A winningly lyrical approach to three virtuoso showpieces
Wieniawski’s notorious F sharp minor Concerto, with its perilous opening chain of consecutive tenths, was for a long time the preserve of the few brave enough to take it on, most notably Michael Rabin, Itzhak Perlman, Midori and Gil Shaham. Recent years have witnessed a resurgence of interest and this latest release from Soo-Hyun Park, whose various mentors include Dora Schwarzberg, is also extremely accomplished. If the aforementioned swash their virtuoso buckles imposingly, Park places the emphasis on velvet-toned lyricism rather than pyrotechnical histrionics. She also plays with an unusually wide dynamic range, drawing the listener in with her imaginative phrasing, preferring the elegant poise of a fencing champion to piratical cut and thrust.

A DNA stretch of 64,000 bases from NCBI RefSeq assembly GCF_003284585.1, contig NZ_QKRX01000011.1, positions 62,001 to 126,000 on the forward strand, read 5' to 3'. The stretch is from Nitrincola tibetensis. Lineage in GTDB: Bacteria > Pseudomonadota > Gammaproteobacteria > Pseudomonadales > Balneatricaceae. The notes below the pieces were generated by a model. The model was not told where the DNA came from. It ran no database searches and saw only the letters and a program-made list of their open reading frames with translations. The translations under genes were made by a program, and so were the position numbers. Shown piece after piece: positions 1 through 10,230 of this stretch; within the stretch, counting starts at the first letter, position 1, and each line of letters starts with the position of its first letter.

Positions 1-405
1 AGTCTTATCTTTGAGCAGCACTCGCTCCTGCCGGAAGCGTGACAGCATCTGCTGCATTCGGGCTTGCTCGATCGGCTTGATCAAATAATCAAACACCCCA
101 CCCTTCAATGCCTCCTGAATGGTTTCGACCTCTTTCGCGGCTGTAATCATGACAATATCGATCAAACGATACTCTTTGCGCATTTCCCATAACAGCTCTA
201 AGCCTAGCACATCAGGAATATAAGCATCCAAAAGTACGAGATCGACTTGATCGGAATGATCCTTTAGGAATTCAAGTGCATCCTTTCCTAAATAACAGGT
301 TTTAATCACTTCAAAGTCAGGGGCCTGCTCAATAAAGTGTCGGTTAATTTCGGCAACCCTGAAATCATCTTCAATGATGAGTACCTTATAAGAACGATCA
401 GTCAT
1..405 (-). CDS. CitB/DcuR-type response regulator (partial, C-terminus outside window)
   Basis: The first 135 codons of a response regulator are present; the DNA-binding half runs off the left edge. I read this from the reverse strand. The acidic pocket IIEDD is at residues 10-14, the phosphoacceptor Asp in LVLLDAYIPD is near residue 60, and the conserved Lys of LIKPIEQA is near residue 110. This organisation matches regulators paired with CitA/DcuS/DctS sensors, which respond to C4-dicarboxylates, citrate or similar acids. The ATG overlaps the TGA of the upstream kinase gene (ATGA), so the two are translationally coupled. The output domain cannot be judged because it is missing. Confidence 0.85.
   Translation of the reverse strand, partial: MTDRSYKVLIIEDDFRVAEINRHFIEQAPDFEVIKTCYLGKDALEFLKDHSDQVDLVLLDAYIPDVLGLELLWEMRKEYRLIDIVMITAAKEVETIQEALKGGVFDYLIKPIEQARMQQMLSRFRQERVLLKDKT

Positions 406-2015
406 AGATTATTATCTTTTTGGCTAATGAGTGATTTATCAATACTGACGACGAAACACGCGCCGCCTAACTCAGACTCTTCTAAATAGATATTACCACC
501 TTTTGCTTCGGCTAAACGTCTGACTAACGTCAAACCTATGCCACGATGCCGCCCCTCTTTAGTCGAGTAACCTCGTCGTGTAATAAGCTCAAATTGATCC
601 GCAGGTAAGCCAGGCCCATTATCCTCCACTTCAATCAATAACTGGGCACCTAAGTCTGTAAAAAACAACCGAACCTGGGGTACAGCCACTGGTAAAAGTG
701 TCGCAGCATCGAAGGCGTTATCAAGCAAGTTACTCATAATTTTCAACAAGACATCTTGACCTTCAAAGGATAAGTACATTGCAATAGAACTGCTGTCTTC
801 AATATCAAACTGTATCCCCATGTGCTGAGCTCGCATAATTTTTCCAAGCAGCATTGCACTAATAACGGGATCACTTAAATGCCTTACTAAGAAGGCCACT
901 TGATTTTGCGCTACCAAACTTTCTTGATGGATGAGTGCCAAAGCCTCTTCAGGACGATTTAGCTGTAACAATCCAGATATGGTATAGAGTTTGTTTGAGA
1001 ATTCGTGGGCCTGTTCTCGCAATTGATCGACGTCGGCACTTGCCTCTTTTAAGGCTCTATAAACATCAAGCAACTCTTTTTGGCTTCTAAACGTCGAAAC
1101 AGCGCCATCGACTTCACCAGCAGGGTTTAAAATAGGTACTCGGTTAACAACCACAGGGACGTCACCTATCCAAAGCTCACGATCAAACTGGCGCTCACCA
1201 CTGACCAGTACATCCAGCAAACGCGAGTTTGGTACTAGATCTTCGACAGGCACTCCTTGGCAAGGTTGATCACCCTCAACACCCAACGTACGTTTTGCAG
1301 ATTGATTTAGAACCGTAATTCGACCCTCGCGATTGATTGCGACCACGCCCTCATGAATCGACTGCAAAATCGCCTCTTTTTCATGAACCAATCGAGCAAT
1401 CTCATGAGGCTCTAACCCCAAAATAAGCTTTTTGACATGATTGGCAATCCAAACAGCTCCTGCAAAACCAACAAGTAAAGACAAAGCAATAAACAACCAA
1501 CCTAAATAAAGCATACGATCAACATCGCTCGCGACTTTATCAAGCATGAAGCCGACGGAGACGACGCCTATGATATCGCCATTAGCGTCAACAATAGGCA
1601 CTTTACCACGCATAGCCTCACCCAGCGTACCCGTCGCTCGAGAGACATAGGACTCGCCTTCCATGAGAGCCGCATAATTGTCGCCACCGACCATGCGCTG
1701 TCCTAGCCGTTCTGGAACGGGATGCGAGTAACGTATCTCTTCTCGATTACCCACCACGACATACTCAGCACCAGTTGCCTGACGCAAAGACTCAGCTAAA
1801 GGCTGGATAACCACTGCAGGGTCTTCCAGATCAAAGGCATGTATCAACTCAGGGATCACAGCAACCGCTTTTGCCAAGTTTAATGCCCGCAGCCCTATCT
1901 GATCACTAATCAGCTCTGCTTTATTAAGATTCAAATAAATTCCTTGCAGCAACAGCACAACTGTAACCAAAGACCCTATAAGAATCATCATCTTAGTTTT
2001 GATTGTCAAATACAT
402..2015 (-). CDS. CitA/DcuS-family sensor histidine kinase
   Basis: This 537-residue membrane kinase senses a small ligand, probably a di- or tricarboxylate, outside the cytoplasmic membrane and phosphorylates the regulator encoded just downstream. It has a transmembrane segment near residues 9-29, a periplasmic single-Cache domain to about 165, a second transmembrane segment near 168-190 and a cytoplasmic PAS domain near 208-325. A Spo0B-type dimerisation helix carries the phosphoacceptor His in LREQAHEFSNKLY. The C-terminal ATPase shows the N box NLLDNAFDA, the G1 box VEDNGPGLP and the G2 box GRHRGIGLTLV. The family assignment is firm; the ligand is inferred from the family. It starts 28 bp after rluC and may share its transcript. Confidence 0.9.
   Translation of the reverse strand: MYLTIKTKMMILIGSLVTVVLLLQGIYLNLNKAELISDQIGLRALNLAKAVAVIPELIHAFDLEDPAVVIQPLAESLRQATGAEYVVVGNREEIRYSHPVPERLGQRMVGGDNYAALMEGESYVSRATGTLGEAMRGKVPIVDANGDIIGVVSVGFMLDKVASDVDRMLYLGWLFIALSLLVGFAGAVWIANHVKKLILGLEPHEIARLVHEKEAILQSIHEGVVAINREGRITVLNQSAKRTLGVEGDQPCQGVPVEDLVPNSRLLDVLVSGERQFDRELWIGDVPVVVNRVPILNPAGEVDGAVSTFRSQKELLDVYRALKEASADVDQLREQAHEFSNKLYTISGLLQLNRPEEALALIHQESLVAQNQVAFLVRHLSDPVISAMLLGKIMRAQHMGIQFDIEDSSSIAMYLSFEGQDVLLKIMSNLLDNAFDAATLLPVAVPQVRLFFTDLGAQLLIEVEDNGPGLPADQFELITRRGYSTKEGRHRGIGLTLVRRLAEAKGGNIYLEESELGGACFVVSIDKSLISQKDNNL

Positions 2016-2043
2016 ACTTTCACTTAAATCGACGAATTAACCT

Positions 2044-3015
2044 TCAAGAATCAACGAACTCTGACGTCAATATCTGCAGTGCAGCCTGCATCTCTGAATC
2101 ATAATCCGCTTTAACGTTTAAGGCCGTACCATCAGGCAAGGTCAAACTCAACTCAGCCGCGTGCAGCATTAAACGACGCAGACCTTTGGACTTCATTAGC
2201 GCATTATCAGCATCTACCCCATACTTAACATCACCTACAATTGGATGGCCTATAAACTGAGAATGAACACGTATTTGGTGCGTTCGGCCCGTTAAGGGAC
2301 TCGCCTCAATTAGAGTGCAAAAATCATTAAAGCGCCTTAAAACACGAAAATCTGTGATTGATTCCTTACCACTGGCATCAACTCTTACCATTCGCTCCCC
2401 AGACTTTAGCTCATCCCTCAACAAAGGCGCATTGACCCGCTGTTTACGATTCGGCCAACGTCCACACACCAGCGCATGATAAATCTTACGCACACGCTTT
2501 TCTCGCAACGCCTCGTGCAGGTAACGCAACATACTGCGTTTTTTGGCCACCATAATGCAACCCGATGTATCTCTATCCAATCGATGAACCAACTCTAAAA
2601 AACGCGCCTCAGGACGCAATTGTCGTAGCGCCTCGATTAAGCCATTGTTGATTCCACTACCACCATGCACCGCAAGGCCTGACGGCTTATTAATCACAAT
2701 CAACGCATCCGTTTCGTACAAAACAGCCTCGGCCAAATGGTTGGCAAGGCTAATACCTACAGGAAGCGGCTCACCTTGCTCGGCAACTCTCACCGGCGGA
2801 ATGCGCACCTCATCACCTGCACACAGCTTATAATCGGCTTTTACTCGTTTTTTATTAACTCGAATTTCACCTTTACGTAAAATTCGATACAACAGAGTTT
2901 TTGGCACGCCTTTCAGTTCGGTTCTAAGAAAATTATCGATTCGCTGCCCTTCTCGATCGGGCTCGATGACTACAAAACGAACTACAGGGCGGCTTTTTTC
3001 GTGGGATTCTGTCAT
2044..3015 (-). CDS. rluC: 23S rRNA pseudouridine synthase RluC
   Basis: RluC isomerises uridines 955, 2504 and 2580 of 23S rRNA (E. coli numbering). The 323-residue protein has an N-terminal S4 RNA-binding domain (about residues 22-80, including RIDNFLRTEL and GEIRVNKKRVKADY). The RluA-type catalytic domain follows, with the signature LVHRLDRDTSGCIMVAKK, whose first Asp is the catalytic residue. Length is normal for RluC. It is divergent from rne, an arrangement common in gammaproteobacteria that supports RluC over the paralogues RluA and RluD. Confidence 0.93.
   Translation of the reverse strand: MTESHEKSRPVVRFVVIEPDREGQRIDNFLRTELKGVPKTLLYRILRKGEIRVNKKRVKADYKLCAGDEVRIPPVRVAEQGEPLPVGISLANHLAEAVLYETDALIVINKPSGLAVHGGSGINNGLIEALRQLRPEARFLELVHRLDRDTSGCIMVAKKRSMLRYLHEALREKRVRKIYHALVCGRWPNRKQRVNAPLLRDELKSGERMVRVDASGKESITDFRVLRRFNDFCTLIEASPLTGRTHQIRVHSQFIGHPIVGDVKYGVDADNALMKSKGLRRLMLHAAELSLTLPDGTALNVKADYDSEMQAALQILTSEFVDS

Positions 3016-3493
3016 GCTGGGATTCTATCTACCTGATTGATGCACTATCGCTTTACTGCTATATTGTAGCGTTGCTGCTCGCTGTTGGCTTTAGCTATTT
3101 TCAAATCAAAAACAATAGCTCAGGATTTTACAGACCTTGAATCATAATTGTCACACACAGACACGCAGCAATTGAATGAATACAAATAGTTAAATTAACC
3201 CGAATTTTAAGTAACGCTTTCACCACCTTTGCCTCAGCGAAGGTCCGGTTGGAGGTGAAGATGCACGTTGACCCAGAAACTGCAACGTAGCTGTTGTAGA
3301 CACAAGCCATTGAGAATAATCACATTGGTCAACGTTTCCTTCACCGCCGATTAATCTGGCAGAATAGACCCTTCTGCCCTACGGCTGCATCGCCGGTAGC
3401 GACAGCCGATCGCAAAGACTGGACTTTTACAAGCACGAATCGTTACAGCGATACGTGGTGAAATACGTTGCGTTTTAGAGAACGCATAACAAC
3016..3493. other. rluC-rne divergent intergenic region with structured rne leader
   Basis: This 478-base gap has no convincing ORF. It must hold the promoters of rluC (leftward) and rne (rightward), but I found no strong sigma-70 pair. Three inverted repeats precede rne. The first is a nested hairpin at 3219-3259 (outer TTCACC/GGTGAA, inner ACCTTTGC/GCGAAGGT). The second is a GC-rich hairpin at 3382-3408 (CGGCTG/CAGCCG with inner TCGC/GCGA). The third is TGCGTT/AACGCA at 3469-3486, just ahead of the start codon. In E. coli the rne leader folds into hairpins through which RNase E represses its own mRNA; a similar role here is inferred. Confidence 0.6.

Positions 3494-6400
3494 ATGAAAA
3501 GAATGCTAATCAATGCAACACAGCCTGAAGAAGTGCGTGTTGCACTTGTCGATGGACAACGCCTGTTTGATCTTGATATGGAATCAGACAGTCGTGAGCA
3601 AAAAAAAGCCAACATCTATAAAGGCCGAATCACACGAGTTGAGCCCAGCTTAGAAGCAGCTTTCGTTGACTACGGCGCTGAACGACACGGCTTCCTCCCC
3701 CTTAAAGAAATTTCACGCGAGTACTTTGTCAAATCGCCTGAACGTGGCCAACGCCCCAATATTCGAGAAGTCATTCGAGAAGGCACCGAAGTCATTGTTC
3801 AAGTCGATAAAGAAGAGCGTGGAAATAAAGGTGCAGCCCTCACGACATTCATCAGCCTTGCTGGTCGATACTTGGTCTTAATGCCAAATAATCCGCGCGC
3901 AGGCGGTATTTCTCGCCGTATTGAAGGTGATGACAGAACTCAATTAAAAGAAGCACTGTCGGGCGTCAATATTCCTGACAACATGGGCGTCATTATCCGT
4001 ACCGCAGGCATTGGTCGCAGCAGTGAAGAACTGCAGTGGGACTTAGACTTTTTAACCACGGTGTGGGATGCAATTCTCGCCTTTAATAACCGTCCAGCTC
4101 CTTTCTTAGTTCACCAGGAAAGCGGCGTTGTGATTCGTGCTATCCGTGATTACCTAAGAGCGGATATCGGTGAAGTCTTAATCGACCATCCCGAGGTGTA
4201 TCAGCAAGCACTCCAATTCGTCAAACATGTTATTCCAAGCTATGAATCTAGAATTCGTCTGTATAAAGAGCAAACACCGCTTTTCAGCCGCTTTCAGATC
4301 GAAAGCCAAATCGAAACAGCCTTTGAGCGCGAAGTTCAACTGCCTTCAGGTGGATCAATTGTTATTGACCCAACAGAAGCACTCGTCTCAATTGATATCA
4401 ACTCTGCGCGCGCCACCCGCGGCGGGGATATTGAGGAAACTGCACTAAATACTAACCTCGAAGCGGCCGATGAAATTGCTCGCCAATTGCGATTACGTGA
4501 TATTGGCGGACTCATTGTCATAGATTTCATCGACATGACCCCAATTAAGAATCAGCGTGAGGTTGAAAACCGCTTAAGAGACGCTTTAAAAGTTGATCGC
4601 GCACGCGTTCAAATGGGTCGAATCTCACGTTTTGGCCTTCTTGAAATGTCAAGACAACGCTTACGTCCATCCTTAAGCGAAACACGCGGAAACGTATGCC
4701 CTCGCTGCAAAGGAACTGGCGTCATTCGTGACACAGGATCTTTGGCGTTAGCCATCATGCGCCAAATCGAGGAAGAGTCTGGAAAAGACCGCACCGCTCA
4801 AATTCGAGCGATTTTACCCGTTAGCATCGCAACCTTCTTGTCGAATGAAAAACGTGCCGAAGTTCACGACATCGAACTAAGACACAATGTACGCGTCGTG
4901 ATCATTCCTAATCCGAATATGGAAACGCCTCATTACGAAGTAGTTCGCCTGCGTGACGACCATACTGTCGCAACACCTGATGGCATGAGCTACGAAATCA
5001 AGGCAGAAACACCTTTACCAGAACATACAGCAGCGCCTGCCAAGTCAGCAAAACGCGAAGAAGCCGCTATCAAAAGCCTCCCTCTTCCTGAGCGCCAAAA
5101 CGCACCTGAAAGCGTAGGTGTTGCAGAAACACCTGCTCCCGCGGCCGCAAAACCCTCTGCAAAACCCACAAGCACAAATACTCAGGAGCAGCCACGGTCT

The same holds true for the glorious Conus Concerto in which Park exchanges the molten intensity of Jascha Heifetz and Perlman for a more overtly poetic overview. In her gifted hands, the concerto’s more exuberant flourishes seem to emerge out of passages of lyrical introspection, rather than the other way around. Interestingly it is the Vieuxtemps Fantasia that finds Park at her most unabandoned and fiery, although once again it is when the music turns reflective that she is at her most inimitable. Expert accompaniments under Nicholas Milton and a naturally balanced recording round out a fine release.